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Should public school students be required to recite the pledge every day?Currently, state law only requires elementary school students to recite the pledge daily. The bill would apply the law to all public and charter schools, grades K-12. Students can opt out, if they choose - current law says a student may be excused from reciting the pledge with a written note from the parent or legal guardian.
"I believe we need to make the Pledge of Allegiance more meaningful for our students," said the sponsor of SB223, Sen. Aaron Osmond, R-West Jordan.
The Utah House approved a proposal Tuesday to ban the smoking of hookah pipes and e-cigarettes in public places, after opponents held a hookah pipe smoking demonstration on the Capitol steps then held signs in the gallery urging the bill's defeat.
The bill, HB245, would add those devices to Utah Indoor Clean Air Act's ban on smoking in public places.HB245 would allow existing hookah bars to operate as they do now until at least 2017. However, that means the businesses would have to return to Capitol Hill in five years to lobby for an extension.
Rep. Jim Matheson, D-Utah, addressed the Utah House and Senate Tuesday. He told the Senate that the nation cannot abide a "patchwork" of 50 different state immigration laws but it is unlikely Congress will take on the issue of comprehensive immigration reform any time soon.
"It's safe to say in this session of Congress there is no robust agenda when it comes to immigration reform," he said.
Matheson also said he is "bullish" about development of the nation's energy resources and prospects for improved energy independence while addressing the House. He said he supports policies to increase natural gas production, along with geothermal, wind, solar, coal, oil shale and tar sands. The nation's energy policies should encourage careful development of new technologies and energy sources, then let the marketplace ultimately decide, he said.
The Utah Senate, in a resolution passed unanimously Tuesday, recognized Utah's cultural, economic, military and security bonds to Israel.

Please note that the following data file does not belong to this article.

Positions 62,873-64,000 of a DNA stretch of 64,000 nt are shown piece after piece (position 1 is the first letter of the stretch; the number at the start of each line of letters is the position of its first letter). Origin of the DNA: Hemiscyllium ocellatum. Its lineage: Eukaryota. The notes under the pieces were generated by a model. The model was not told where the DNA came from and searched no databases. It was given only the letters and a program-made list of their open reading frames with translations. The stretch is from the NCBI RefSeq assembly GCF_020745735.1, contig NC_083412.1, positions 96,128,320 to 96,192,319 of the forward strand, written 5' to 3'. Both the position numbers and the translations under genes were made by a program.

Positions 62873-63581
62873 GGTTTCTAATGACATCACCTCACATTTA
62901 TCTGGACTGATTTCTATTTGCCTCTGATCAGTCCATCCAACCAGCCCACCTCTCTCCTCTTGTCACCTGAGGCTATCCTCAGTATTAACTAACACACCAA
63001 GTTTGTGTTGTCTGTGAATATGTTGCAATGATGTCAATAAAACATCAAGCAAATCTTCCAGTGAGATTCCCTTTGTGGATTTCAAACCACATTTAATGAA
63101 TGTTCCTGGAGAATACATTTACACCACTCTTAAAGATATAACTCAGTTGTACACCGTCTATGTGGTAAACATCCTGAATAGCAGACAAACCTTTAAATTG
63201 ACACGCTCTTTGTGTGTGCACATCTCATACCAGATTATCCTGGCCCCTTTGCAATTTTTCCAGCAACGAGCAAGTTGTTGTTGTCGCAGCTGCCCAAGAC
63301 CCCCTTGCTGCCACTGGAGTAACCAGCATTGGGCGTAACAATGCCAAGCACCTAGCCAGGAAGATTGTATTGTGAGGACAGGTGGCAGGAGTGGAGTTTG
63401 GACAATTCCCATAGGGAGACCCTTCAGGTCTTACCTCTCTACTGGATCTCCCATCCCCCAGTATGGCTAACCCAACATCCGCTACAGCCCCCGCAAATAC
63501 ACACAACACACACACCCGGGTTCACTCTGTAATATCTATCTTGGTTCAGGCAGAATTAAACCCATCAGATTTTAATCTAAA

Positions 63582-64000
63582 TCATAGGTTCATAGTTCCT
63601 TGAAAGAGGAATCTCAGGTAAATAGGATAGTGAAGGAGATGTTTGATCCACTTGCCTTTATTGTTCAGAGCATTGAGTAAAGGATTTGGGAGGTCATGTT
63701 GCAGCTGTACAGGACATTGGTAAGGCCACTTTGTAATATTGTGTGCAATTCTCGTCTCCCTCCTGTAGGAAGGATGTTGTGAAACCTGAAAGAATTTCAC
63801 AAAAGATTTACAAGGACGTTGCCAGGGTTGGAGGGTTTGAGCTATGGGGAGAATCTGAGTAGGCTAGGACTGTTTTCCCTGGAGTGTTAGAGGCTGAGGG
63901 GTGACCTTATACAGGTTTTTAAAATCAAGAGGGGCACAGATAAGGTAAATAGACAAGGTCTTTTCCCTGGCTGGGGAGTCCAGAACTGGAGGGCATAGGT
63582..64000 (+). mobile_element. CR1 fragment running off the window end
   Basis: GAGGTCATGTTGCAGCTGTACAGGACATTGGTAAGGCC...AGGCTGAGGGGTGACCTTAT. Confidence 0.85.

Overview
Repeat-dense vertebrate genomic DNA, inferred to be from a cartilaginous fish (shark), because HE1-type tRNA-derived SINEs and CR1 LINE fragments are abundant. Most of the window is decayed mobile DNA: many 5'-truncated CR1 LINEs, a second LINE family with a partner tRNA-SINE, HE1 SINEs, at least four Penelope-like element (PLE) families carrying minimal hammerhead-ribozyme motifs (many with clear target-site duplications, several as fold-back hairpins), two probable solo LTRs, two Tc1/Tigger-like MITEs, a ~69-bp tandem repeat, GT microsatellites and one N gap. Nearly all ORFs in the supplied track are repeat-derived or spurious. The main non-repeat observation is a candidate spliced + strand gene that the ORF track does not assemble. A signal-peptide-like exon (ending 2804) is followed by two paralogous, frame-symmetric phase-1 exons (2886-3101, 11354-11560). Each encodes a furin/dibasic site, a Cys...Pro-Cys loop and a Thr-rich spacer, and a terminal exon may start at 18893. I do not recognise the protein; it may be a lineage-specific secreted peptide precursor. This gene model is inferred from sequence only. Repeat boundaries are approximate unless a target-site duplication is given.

SJR18, sponsored by Sen. Curt Bramble, R-Orem, also encourages Gov. Gary Herbert to embark on a trade mission to Israel.
Senate President Michael Waddoups, R-Taylorsville, said he recently took part in a trade mission to Israel with the National Conference of State Legislatures.
"Not only am I glad I did it, I'd love to do it again," Waddoups said.
Rabbi Benny Zippel of Chabad Lubavitch of Utah thanked the Senate for passage of the resolution. Historically, Rabbi Zippel said, nations and people that have supported Israel have been "blessed with tremendous success and prosperity."
Rep. Patrice Arent, D-Salt Lake City, co-sponsored the measure in the Utah House of Representatives.
A bill that would penalize minors for using tanning beds without parental consent, passed through the Senate Wednesday.
SB41 sponsor Sen. Pat Jones, D-Salt Lake City, called it a "big win," as the fifth substitute of the original bill now heads to the Utah House of Representatives. Supporters say it is a step in the right direction, as the incidence of melanoma continues to grow in Utah.
"There is no doubt that ultraviolet light is a carcinogen," said Dr. Sancy Leachman, a Huntsman Cancer Institute dermatologist. She said ultraviolet radiation from tanning beds causes mutations in the skin and does DNA damage, leading to various types of skin cancer, basal cell carcinoma being the most common.
Contributing: Marjorie Cortez, Ladd Brubaker and Wendy Leonard